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February 2005



Michael Crichton's State of Fear: Climate Change in the Cineplex?


by Amy Ridenour

 

If you count the two "sequels" spawned by the original Jurassic Park, no less than 13 of Michael Crichton's page-turning thrillers have delighted moviegoers around the globe.

From The Andromeda Strain in 1971 through 2003's Timeline, films based on Crichton novels have grossed more than $3 billion while DVD sales continue to fill the industry's coffers.

Which brings us to today's burning question: Will Hollywood put profit ahead of ideology and turn Crichton's current best-seller, State of Fear into what could be a blockbuster?

An interesting question because State of Fear thoroughly debunks four of Tinseltown's most repeated environmental shibboleths:

One, that Mother Earth is on the verge of entering a period of rampant global warming with rising temperatures of 8 to 10 degrees triggering a series of catastrophic storms, droughts, quake and floods.

Two, the hypothetical extreme warming - there's no evidence that it is happening - is caused by human emissions of carbon dioxide (CO2) and other so-called greenhouse gasses.

Three, that any group with words "green" or "environmental" in its title is inherently good and worthy of the artistic community's philosophical and financial support - no matter how deleterious their policies may be to actual working Americans.

And four, that the capitalistic system that allows Hollywood's biggest players to earn millions of dollars annually and more than a dozen U.S. environmental groups to maintain luxurious headquarters and huge executive salaries is somehow how evil, corrupt and responsible for every bit of ecological degradation that occurs on this planet.

The environmental community and their la-la land allies are having a difficult time responding to Crichton's challenges to their comfortable and usually unquestioned beliefs.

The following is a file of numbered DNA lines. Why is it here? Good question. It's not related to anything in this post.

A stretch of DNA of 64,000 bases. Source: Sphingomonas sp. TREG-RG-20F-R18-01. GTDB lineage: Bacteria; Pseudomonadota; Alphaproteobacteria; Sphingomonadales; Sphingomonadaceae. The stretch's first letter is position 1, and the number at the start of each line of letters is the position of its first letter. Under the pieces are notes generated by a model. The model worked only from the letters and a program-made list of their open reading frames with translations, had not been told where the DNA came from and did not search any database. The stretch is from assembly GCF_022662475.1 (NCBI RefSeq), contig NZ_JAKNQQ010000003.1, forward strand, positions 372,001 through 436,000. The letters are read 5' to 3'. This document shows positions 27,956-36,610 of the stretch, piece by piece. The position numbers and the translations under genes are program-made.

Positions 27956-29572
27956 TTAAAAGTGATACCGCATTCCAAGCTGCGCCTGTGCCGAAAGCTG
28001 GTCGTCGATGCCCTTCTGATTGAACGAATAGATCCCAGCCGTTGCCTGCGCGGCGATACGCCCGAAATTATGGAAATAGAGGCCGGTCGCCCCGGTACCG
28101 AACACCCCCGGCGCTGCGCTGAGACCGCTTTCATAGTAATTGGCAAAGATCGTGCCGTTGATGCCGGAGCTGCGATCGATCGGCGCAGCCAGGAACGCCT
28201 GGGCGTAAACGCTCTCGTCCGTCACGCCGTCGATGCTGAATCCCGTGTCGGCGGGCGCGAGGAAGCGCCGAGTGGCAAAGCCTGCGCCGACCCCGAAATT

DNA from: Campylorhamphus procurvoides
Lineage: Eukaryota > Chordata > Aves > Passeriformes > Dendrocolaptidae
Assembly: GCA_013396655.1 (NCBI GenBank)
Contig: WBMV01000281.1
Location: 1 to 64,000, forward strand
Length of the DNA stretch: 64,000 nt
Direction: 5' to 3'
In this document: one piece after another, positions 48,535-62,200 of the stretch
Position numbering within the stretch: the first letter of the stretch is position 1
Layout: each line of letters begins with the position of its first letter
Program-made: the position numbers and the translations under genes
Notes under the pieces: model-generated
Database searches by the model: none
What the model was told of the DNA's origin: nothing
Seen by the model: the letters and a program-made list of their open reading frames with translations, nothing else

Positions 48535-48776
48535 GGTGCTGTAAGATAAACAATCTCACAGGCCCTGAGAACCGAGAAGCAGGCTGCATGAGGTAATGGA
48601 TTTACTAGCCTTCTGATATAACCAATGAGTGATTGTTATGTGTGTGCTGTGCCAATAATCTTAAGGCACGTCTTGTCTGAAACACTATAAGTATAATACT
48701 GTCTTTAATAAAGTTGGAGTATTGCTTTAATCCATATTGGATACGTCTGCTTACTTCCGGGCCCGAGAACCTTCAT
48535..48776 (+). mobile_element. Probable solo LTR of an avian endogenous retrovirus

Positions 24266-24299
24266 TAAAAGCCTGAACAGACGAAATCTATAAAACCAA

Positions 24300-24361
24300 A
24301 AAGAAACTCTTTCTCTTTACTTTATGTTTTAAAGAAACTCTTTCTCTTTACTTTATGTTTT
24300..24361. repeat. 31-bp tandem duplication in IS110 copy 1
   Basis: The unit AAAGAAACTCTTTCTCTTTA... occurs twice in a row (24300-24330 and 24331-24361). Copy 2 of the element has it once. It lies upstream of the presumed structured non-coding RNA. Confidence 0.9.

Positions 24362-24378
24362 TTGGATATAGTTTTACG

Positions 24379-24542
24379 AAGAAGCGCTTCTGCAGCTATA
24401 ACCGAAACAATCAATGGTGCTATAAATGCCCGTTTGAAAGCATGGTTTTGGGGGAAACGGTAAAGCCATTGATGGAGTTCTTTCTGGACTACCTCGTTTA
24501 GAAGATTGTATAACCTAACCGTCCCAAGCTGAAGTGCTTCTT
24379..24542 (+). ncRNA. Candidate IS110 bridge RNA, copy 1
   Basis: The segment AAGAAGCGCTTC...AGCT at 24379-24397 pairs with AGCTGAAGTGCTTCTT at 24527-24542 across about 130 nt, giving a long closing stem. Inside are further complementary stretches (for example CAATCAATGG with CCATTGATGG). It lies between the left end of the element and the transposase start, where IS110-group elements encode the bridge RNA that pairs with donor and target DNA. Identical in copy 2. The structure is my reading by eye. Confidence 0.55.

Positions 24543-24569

The chief reason is that he and his publisher, Harper Collins, had the foresight to include pages of footnotes, charts and two lengthy appendixes that back up his assertions with scientific documentation contained in new studies by researchers at such prestigious institutions as Harvard, Virginia, MIT and Michigan.

Because of that, global warming alarmists have been relied on ad hominem attacks suggesting, for example, that Crichton is himself "a capitalist stooge." So far, such cowardly assaults have only increased sales for State of Fear, which, as it turns out, is a good thing for the overall advancement of knowledge.

Crichton presents abundant scientific evidence that neither the Earth's temperatures nor sea levels are rising.

Many of his opponents, meanwhile, are citing outdated and flawed computer models that project cataclysmic disaster by the end of the century. Global warming alarmists have spent hundreds of millions of dollars over the past decade reinforcing those projections with what chiefly amount to press releases filled with dire warnings.

Hollywood could enhance its long-tarnished reputation with American movie buffs and encourage an open debate on global warming by honestly presenting State of Fear and its ideas in thousands of theaters around the country.

Crichton's novel is, after all, chock full of all the elements that Hollywood moguls usually crave: Ruthless power grabs by nefarious villains, lethal new hazards at every turn, mayhem and gore galore, handsome young men and gorgeous young women devoted to both the American way and unbridled hedonism.

As Dr. H. Sterling Burnett of the National Center for Policy Analysis recently observed:

"In the past, Crichton's scientific lens has been trained on topics such as genetic engineering, and environmentalists loved it since the novels were cautionary tales in the vein of "Frankenstein," warning of humanity's overreaching and violating the 'laws of nature.'

However, now it is Crichton's scientific acumen that seems to be the central cause for the environmentalists' venom," Burnett says. " Crichton exposes serious problems the climate models that predict warming. The models don't accurately portray past or current temperature reality, so why should their predictions about the future warming be trusted, much less used to inform public policy?"

Don't expect the Sierra Club or the World Wildlife Fund to bankroll this potential moneymaker.

It will be interesting, indeed, to see if greediness actually trumps greenness in this case.

Surely, you say, some brave iconoclast will break ranks with Hollywood's legions of intellectual goosesteppers and step forward to make this entertaining - and thought-provoking - film.

Don't hold your breath.

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Amy Ridenour is president of The National Center for Public Policy Research. Comments may be sent to [email protected].


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